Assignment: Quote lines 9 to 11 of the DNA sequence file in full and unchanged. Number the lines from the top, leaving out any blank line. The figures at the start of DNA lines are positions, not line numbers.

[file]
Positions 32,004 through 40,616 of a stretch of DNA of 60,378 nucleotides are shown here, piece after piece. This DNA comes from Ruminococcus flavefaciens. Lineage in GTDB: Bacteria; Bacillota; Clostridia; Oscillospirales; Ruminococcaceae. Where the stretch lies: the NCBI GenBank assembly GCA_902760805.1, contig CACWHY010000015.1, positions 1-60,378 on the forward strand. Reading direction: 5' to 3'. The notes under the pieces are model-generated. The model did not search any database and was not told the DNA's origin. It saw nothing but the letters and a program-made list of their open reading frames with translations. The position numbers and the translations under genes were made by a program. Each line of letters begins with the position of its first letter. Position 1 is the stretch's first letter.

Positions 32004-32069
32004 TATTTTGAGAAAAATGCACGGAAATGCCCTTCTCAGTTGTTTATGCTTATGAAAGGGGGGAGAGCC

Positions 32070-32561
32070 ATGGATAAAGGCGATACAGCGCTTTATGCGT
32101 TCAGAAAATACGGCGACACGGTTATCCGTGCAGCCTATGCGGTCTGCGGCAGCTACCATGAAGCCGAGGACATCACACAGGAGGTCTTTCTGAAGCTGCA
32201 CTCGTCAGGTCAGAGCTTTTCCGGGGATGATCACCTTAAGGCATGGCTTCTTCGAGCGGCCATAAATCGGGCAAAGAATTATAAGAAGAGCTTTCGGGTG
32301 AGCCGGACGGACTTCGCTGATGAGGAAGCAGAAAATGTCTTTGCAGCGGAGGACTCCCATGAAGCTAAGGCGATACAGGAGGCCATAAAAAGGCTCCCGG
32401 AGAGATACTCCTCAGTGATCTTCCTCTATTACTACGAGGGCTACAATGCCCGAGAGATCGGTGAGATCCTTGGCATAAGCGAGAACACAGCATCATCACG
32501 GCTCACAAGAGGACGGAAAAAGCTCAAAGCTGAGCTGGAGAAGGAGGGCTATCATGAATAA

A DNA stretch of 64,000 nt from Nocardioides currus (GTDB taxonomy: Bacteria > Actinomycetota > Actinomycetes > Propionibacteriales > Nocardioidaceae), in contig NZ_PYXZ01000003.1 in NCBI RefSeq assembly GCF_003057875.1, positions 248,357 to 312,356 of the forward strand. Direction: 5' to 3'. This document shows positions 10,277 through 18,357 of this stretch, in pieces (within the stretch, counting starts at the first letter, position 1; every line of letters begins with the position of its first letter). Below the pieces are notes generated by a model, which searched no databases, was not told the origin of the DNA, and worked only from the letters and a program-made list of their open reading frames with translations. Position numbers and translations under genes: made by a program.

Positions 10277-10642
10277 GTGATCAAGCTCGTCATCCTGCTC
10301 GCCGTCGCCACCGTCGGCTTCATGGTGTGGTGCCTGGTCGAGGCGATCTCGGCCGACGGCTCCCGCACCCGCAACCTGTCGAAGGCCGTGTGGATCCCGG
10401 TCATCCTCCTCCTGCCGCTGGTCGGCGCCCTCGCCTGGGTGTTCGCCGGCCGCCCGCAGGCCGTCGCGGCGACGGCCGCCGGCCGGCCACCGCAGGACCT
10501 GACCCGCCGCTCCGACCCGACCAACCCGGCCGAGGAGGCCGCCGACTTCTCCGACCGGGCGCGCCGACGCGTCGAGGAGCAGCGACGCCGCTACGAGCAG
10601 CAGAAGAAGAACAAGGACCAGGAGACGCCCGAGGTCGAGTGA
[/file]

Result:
32401 AGAGATACTCCTCAGTGATCTTCCTCTATTACTACGAGGGCTACAATGCCCGAGAGATCGGTGAGATCCTTGGCATAAGCGAGAACACAGCATCATCACG
32501 GCTCACAAGAGGACGGAAAAAGCTCAAAGCTGAGCTGGAGAAGGAGGGCTATCATGAATAA

A DNA stretch of 64,000 nt from Nocardioides currus (GTDB taxonomy: Bacteria > Actinomycetota > Actinomycetes > Propionibacteriales > Nocardioidaceae), in contig NZ_PYXZ01000003.1 in NCBI RefSeq assembly GCF_003057875.1, positions 248,357 to 312,356 of the forward strand. Direction: 5' to 3'. This document shows positions 10,277 through 18,357 of this stretch, in pieces (within the stretch, counting starts at the first letter, position 1; every line of letters begins with the position of its first letter). Below the pieces are notes generated by a model, which searched no databases, was not told the origin of the DNA, and worked only from the letters and a program-made list of their open reading frames with translations. Position numbers and translations under genes: made by a program.